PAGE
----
The Threat of Silence in Rachel Kushner’s ‘The Mars Room’

Let’s take a close look at the opening of Alta’s CBC May 2021 selection.

cdcr bus

The Mars Room is formally thrilling, with all kinds of unexpected narrative maneuvers. The novel opens with a bus ride, and we, readers, are certainly in for a trip that is both a winding and a straight-shot journey. The central protagonist, Romy, and several other incarcerated individuals are on their way to a prison, which catapults Romy into introspection:

“Chain Night happens once a week on Thursdays,” she says. “Once a week the defining moment for sixty women takes place. For some of the sixty, that defining moment happens over and over. For them it is routine. For me it happened only once.”

Before we even encounter the “me” or “I” of the novel (that is to say, before we realize that this novel is, in fact, being told in the first person), we are offered information about the goings-on of prison life, specifically when incarcerated persons are transported to a different facility—we even get the colloquial term for it (“Chain Night”), which immediately invites us into the world that they inhabit.

Of particular note, however, is the first piece of dialogue that we receive, as Romy details the people with whom she is getting transported. A 15-year-old who is eight months pregnant is chained in a cage, her hands shackled to her sides. She is also crying. One of the other women, fed up with the noise, yells, “Shut the hell up!” This encounter then launches Romy into a memory of when she was similarly told to settle down. She'd just been incarcerated for the first time and couldn’t stop crying, and a woman with whom she shared a cell lifted her shirt to flash a tattoo at Romy; it read, “Shut the Fuck Up.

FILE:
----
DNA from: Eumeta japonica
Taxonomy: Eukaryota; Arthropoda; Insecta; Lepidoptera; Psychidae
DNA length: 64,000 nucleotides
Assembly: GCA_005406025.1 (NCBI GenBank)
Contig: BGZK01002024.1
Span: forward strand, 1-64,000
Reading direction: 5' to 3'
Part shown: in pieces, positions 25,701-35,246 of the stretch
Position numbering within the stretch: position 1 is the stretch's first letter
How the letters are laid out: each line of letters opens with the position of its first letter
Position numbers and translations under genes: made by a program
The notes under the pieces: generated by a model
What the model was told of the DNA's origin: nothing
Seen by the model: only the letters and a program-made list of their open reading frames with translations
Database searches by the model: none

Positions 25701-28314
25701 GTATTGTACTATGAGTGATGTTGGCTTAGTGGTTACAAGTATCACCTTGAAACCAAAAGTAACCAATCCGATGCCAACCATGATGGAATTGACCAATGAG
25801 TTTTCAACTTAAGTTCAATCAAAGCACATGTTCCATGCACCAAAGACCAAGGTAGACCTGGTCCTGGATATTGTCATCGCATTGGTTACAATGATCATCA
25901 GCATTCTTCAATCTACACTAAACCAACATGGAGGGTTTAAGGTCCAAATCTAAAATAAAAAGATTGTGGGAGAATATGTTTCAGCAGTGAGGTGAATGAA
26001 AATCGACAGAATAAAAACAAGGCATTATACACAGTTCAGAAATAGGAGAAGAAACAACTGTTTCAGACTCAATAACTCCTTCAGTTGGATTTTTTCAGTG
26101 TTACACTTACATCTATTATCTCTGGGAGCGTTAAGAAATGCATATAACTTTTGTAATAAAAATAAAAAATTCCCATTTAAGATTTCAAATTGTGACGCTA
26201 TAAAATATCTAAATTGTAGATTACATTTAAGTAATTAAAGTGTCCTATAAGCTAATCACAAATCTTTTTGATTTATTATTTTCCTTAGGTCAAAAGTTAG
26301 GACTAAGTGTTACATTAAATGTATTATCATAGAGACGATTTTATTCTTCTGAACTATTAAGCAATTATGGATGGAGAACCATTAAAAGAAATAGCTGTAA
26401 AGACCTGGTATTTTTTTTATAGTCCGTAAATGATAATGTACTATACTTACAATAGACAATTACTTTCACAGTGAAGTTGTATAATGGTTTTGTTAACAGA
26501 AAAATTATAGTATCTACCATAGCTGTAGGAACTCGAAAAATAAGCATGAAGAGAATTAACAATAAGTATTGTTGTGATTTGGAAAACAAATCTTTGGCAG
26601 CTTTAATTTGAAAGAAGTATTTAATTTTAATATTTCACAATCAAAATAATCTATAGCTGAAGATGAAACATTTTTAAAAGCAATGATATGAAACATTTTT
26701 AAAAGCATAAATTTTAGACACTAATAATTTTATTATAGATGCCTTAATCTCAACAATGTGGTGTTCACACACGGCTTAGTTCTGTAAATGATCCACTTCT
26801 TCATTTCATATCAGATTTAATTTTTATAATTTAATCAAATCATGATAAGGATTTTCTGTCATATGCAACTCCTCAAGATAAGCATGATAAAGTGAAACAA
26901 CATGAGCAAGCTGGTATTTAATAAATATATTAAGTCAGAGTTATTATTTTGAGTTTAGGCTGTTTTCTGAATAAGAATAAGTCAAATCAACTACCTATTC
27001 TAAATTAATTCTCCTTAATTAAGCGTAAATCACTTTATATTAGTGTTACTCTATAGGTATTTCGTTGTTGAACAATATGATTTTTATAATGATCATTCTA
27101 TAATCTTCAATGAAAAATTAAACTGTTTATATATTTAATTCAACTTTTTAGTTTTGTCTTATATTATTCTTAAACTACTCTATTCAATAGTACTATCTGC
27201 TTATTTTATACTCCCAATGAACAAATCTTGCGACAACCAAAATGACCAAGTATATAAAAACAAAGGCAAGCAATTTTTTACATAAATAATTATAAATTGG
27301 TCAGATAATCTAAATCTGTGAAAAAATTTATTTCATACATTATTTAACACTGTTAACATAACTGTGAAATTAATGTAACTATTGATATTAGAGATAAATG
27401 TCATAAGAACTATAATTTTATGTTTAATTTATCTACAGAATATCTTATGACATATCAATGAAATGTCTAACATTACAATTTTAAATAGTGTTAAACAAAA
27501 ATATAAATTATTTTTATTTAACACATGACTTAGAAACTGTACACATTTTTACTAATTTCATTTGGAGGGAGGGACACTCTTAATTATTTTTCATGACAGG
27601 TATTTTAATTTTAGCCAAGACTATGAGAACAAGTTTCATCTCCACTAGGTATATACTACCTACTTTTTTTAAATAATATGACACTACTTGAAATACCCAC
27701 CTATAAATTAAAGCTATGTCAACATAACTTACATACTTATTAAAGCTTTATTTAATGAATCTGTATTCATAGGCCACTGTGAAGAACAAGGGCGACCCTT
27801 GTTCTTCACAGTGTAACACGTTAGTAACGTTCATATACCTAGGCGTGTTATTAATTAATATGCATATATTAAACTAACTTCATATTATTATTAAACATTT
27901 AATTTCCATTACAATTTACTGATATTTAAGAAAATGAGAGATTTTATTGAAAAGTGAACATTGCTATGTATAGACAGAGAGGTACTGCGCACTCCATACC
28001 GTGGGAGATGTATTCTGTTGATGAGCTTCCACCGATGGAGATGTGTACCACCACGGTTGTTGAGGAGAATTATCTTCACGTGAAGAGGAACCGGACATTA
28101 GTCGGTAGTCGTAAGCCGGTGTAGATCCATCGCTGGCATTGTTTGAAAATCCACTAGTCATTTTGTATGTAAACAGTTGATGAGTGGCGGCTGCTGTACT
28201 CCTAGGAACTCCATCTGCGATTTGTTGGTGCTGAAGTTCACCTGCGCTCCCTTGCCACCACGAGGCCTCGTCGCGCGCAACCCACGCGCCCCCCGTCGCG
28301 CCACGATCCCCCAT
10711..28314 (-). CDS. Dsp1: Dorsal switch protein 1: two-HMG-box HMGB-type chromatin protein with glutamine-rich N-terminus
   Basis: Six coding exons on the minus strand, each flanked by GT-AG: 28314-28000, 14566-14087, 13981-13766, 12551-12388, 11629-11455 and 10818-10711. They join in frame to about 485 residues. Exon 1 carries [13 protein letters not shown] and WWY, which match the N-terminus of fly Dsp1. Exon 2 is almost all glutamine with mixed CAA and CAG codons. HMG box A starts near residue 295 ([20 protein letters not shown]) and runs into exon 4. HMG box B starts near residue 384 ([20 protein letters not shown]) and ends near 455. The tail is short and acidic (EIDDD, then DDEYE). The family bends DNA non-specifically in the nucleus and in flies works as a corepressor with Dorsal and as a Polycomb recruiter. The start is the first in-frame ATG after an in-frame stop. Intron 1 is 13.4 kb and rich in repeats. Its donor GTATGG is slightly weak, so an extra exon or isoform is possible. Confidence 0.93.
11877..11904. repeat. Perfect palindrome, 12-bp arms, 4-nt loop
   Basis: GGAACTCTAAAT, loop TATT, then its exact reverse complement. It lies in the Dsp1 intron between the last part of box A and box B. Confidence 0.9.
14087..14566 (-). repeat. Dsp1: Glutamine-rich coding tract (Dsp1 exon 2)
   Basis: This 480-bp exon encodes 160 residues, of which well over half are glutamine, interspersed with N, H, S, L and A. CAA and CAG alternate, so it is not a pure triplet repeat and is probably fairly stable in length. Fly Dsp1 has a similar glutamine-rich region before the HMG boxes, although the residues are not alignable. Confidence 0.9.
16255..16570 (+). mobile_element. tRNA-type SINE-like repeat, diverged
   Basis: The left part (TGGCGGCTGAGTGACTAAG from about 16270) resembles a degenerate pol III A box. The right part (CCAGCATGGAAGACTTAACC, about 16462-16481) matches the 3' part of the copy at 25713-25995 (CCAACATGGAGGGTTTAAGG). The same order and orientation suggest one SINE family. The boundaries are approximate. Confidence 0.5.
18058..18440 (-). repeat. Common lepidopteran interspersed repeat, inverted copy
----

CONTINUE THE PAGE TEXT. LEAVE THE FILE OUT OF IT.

One can only wonder what it means to have threats calling for silence be the opening words and gestures of The Mars Room. We must remember that we’re already following the lives of women who have been silenced, who have been told that they are irredeemable and must spend the rest of their lives away from society, hushed and hidden. Some of these women speak anyway—Romy certainly does, and so, too, does Laura Lipp, who refuses to quiet down until she has finished telling her story.

The Mars Room is ultimately a story about unveiling, and this is animated by its structure, which flits between different memories, periods, and associations in the span of only a few pages at a time. We come to understand how they all relate to one another at different paces and points. The narrative unravels almost like thought, a bit unformed and somewhat circuitous. In any case, The Mars Room offers unforgettable portraits of those who have to navigate the U.S. criminal justice and carceral system.

To join Alta Journal’s California Book Club conversation with Kushner on May 20, click here.

Rasheeda Saka is a graduate student in fiction at the Iowa Writers’ Workshop.
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